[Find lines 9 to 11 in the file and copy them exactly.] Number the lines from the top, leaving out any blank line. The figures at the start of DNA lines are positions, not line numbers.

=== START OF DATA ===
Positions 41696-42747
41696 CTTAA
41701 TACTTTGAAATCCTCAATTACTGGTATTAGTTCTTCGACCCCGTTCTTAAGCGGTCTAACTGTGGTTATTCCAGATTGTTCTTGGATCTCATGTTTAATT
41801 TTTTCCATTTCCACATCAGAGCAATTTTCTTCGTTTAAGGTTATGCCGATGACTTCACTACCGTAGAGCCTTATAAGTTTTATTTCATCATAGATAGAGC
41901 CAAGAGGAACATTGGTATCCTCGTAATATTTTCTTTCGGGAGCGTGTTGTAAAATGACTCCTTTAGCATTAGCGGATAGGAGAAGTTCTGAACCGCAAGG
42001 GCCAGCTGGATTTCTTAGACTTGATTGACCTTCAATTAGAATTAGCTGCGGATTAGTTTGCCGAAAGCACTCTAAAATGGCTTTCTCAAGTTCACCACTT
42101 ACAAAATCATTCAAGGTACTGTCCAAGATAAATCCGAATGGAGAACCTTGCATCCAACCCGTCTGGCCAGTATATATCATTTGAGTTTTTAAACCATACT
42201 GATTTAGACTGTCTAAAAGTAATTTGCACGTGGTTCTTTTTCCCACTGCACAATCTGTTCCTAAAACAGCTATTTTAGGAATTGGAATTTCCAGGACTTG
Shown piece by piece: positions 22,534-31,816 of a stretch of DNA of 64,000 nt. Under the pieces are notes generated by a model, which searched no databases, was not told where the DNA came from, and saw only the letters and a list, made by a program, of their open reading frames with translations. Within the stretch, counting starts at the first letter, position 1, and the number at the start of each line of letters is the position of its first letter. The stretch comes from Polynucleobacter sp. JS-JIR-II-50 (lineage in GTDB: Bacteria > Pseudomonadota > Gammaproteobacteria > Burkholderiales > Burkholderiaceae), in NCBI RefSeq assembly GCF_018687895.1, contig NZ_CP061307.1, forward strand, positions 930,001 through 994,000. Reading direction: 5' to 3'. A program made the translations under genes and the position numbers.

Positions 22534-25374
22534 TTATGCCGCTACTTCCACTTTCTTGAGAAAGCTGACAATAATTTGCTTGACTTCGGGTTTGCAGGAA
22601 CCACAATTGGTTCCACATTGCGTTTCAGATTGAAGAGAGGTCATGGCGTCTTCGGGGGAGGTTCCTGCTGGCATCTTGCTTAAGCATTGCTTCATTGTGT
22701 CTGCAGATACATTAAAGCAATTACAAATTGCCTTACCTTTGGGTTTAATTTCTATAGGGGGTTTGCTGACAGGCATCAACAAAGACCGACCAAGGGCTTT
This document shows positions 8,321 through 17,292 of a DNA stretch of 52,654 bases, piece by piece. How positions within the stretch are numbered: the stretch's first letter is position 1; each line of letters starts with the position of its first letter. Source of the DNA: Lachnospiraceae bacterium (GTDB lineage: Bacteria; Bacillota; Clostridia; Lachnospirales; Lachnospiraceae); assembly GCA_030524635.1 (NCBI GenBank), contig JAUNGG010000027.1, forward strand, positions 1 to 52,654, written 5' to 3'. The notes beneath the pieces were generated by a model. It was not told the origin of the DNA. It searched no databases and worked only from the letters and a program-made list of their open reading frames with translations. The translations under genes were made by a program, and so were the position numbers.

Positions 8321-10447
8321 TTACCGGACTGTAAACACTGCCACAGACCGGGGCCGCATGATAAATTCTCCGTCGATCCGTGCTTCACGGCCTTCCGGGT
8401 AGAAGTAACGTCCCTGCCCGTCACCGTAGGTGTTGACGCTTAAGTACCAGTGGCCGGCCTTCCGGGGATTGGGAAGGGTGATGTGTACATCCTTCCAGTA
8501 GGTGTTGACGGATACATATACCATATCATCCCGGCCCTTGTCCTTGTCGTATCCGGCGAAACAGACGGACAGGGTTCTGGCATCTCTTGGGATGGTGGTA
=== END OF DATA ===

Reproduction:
Shown piece by piece: positions 22,534-31,816 of a stretch of DNA of 64,000 nt. Under the pieces are notes generated by a model, which searched no databases, was not told where the DNA came from, and saw only the letters and a list, made by a program, of their open reading frames with translations. Within the stretch, counting starts at the first letter, position 1, and the number at the start of each line of letters is the position of its first letter. The stretch comes from Polynucleobacter sp. JS-JIR-II-50 (lineage in GTDB: Bacteria > Pseudomonadota > Gammaproteobacteria > Burkholderiales > Burkholderiaceae), in NCBI RefSeq assembly GCF_018687895.1, contig NZ_CP061307.1, forward strand, positions 930,001 through 994,000. Reading direction: 5' to 3'. A program made the translations under genes and the position numbers.

Positions 22534-25374
22534 TTATGCCGCTACTTCCACTTTCTTGAGAAAGCTGACAATAATTTGCTTGACTTCGGGTTTGCAGGAA